There were many people, I am quite certain, who raised an eyebrow when it was announced Chris Pronger was joining the National Hockey League’s Player Safety Department as a director.
You mean the Chris Pronger who was suspended eight times for a total of 22 games in his career? That Chris Pronger?
Well, it’s true. Pronger has been on the job since 2014 keeping an eye on the players who step out of line and making recommendations to the department’s head, former NHL defenseman Stephane Quintal. The same ruthless player who admits he crossed over the line as a player now is on the side of the law.
To Pronger, his inclusion in helping decide who should be punished for unscrupulous on-ice activity makes perfect sense.
“Fans around the league know me as a villain because I was entertaining,” Pronger said. “I played the game, A) to win, but B) since the fans are paying good money to watch us play and I wanted to entertain them. You have to extricate yourself from that vision of what I appeared to be. People who have never talked to me, only saw me interviewed by some media people when I was being funny or being a jerk, but they don’t know me as a person. They only know the persona of a person that is playing a sport…a game. I played the game the way I did because that was how I was effective. The way I played the game doesn’t define who I am or how I think.”
The fact of the matter is Pronger is a very likeable and intelligent man. The way he played the game, often quite viciously, didn’t sit well with his opponents nor the fans of other teams. But there’s no denying he was effective. That’s what he was a mainstay on four Canadian Olympic teams. It is why he was inducted into the Hockey Hall of Fame.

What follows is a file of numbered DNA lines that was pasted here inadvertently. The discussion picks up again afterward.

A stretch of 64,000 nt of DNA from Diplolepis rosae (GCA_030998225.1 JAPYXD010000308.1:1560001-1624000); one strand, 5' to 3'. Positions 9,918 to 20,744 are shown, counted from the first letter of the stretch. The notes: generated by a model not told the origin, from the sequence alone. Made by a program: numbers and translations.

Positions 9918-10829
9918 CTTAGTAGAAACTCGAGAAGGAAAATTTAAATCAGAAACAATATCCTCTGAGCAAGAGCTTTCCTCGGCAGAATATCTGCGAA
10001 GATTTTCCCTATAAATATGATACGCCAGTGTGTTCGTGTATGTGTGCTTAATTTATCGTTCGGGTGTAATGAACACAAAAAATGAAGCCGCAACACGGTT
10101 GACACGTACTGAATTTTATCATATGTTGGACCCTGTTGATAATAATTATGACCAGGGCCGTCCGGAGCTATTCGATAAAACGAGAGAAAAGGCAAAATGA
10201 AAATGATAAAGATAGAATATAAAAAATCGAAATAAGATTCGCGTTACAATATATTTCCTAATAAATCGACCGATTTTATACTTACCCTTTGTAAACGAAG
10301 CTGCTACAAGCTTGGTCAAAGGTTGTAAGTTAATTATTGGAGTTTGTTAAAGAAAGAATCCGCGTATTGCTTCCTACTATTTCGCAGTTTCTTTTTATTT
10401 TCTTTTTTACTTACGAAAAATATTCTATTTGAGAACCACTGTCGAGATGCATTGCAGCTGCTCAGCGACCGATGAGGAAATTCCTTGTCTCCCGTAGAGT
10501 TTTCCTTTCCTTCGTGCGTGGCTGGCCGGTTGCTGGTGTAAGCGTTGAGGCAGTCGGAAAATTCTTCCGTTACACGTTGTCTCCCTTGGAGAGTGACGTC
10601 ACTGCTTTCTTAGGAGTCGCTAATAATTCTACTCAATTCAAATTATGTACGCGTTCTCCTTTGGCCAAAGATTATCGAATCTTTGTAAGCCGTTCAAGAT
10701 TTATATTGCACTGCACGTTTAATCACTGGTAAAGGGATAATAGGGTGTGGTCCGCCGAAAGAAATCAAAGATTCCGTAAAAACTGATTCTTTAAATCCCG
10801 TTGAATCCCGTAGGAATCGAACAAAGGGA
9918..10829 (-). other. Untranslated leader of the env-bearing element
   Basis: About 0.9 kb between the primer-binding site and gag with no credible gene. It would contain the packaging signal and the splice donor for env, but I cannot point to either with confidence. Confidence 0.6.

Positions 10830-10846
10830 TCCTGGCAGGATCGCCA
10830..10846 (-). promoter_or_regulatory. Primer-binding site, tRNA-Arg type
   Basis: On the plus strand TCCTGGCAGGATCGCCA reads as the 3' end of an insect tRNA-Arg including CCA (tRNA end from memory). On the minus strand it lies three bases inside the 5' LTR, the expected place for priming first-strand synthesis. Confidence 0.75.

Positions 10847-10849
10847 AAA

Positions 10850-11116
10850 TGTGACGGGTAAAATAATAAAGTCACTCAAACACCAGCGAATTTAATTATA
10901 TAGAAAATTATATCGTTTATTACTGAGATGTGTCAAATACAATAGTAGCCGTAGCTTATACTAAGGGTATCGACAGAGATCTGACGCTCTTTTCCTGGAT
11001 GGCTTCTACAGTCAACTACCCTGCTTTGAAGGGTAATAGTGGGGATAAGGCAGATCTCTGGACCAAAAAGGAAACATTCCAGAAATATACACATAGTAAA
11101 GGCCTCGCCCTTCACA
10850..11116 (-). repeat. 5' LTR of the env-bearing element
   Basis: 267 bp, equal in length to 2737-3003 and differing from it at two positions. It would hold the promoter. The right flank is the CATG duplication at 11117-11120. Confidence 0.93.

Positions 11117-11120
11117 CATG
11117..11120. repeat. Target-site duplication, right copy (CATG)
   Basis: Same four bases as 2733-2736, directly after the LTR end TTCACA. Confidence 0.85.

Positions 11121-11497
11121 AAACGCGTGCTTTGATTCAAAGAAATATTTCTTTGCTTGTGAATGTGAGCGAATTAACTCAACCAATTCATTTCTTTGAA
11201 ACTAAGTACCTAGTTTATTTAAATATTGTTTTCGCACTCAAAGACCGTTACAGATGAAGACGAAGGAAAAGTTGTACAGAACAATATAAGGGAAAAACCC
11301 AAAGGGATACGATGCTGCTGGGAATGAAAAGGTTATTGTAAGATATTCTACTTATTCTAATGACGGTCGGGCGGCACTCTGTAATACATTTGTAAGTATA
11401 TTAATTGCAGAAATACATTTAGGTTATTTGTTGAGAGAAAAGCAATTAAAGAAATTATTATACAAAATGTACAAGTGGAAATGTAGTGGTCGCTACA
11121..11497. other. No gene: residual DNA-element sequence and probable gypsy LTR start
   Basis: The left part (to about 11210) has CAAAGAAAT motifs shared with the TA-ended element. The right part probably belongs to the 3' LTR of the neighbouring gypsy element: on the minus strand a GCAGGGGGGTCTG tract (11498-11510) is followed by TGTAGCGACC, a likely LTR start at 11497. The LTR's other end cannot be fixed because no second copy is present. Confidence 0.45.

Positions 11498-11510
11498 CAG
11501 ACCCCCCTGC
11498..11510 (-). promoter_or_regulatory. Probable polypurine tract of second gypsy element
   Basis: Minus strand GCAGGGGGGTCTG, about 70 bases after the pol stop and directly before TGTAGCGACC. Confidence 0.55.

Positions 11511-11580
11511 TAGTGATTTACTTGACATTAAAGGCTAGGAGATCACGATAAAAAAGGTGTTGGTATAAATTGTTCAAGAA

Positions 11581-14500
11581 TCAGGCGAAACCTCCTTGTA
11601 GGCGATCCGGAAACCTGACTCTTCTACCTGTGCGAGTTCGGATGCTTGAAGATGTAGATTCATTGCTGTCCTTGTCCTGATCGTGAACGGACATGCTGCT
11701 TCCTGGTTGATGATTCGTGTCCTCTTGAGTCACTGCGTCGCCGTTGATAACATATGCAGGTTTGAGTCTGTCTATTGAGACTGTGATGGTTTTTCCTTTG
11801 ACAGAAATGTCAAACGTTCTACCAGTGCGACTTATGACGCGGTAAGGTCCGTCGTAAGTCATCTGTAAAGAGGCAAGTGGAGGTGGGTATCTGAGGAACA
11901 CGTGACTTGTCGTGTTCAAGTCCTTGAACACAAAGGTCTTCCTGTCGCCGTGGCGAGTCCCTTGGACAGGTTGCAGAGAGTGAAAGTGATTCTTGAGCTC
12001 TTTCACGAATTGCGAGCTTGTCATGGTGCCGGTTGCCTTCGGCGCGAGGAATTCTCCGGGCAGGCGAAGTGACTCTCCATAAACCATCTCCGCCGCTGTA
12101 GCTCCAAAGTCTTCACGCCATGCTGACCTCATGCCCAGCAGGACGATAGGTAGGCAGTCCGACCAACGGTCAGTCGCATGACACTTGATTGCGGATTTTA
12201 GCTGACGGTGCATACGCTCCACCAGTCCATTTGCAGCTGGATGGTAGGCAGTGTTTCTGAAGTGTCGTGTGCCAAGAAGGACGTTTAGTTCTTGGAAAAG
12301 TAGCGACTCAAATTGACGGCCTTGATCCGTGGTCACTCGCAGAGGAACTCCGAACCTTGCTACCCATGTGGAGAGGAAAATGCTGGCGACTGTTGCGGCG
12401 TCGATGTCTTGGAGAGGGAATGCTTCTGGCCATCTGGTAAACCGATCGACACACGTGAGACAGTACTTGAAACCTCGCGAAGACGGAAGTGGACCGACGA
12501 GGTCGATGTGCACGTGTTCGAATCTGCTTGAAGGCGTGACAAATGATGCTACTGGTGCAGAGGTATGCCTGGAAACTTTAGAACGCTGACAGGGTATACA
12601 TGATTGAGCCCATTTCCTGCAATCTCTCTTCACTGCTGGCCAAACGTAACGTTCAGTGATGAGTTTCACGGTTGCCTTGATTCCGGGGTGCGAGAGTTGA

And it is why NHL commissioner Gary Bettman took the unusual step of hiring Pronger even though he was still under contract as a player to the Philadelphia Flyers; though his playing career ended because of an eye injury. Pronger’s appointment needed the blessing of the NHL Players Association which it obviously gave. Originally he was not allowed to weigh in on any incidents involving the Flyers and now, since his contract was transferred to Arizona, the Coyotes are off limits to him.
Pronger is careful to explain that he is not a decision-maker in the league’s front office, just a voice who offers opinions based on his playing experience and his observations.
“There’s always going to be haters, there’s always going to be doubters and people that question your ethics,” Pronger said. “I get the fact people might think there is a moral compromise or a chance for me to sway a decision one way or another, but I am just an opinion in the room. I’m not making the final decision. That is Quintal’s job. You have four other guys in the room plus Gary (Bettman) and Bill (Daly) who Quintal is accountable to; guys who have way more experience than me in making these decisions. I’m in there trying to learn and figure out what to look for because it’s way different than playing the game.”
Pronger sees his participation with the Player Safety Department as a valuable step toward his ultimate goal of becoming an NHL GM.
“That’s another reason why I took this job,” Pronger said. “It kept me in the game, watching games, studying the league and learning the league from the standpoint of all the new faces. From the time I finished five years ago to now I would say three quarters of the league has rolled over. That’s a lot of churn in five years. You’ve got to stay current.”
Pronger said he benefits from attending GM and Board of Governors meetings where he gets to mingle with the brain trust charged with running the NHL.
“I get to understand the business side of the game,” Pronger said. “One thing I have gotten much better at is listening instead of always trying to talk and then waiting to talk again. You listen and focus on what you are listening to and then figure out what questions you have. The other thing is, don’t be afraid to ask questions. If you have questions, ask them.”
There is no question Chris Pronger will continue to be a presence in the NHL.